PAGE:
YOUNGSTOWN, Ohio (WYTV) -It’s been six months since the Ohio Attorney General’s Office launched the Robocall Enforcement Unit to help fight back against the growing nuisance.
Since then, a lawsuit has been filed to stop the behavior and in March a program was launched encouraging Ohioans to not answer or reply to phone numbers they don’t know.
Ohio Attorney General Dave Yost is reminding everyone to continue diligence in not answering these calls. whether the call is a robocall or if it has a live person on the other line, the best advice to follow continues to be just don’t answer.
Other general tips to help combat robocalls include: (Source: Ohio Attorney General’s Office)
- Never interact with a suspected scam robocaller in any way.
- Avoid providing personal or financial information by phone.
- Carefully review terms and conditions when opting-in on websites that request a telephone number.
- Register your phone number with the Do Not Call Registry online at DoNotCall.govor by phone at 1-888-382-1222. However, know that political and polling/research calls from live callers are generally permitted as exceptions to the Do Not Call laws but robocalls to mobile numbers require prior express consent.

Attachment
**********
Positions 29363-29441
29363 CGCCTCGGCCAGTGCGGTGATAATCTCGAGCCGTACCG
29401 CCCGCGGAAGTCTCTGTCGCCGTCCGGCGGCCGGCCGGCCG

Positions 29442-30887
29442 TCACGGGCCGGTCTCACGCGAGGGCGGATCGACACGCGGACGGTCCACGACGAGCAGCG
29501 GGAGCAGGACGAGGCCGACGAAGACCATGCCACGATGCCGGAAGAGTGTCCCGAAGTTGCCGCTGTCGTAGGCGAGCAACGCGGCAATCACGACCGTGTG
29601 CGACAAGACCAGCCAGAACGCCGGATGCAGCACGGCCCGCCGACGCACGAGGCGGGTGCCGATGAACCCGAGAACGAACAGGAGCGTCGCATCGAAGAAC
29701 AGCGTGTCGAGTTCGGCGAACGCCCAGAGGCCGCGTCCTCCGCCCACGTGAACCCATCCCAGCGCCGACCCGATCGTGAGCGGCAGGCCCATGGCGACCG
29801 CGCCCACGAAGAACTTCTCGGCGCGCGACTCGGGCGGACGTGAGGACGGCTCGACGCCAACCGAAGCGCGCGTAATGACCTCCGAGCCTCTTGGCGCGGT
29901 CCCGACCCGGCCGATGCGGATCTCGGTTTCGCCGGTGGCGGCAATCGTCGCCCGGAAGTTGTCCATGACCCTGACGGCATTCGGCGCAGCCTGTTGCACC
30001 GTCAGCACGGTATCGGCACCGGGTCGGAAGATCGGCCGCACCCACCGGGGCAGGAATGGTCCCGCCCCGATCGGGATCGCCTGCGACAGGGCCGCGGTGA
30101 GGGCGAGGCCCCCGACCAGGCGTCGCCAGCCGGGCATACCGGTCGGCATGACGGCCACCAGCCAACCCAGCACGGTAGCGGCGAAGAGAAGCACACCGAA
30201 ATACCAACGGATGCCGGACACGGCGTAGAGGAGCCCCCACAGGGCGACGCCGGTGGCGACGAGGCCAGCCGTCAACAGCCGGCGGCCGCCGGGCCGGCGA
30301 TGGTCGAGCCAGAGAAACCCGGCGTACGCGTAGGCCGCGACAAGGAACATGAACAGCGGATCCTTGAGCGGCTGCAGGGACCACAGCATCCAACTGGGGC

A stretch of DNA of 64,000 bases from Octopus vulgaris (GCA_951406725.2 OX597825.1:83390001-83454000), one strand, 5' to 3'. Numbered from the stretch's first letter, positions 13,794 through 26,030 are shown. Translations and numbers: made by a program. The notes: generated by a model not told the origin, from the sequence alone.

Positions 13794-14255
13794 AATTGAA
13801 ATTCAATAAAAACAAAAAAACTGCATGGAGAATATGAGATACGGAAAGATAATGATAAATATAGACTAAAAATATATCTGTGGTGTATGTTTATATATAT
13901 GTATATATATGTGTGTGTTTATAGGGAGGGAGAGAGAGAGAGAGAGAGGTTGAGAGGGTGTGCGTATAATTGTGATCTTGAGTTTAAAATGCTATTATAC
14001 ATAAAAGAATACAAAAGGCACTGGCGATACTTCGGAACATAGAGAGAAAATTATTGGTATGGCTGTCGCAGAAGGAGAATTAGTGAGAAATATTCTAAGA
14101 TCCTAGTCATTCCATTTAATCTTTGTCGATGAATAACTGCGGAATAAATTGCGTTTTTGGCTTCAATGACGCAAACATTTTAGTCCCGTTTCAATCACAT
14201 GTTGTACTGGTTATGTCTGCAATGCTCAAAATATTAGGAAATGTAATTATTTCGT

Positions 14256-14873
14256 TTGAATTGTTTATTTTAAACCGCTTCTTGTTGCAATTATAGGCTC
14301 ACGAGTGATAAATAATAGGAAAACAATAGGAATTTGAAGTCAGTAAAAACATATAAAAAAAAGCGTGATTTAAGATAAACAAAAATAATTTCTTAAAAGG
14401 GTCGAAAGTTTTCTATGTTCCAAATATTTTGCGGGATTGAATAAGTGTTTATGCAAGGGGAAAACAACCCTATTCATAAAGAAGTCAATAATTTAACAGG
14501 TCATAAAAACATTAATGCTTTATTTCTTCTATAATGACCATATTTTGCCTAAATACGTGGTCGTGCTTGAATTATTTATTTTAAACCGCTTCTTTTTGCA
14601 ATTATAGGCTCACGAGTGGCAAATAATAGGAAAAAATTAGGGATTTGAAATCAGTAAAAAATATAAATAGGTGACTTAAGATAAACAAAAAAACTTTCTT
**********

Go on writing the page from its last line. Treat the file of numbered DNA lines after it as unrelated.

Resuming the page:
- Research services offered by your phone provider or apps to block unwanted calls.
“Scammers follow the news and create variations of common scams based on current events,” Yost said. “Among other things, the public should be on guard for scams related to COVID, charitable donations, and the upcoming election in an attempt to defraud them of personal information and money through robocalls and text messages.”
Scammers are always ready to take advantage of peoples’ generosity. Scammers may call or text posing as charitable organizations and ask for donations – possibly for COVID-relief or research, or even hurricane-relief funds.
To avoid potential charitable scams, follow these tips:
- Do not assume that charity recommendations on social media sites have already been vetted. Donors should see if charities are registered with the Ohio Attorney General’s Office by clicking here.
- Be cautious of “look-alike” websites and charities with names that sound similar to well-known organizations. Sometimes they are simply intended to confuse donors.
- Watch out for emotional appeals. Scammers know it just takes a click to donate online and can capitalize on the convenience and spirit of giving with fake pictures and stories.
- Donors can also check the following resources to learn more about specific charities: IRS Select Check, BBB Wise Giving Alliance, Charity Navigator, and GuideStar.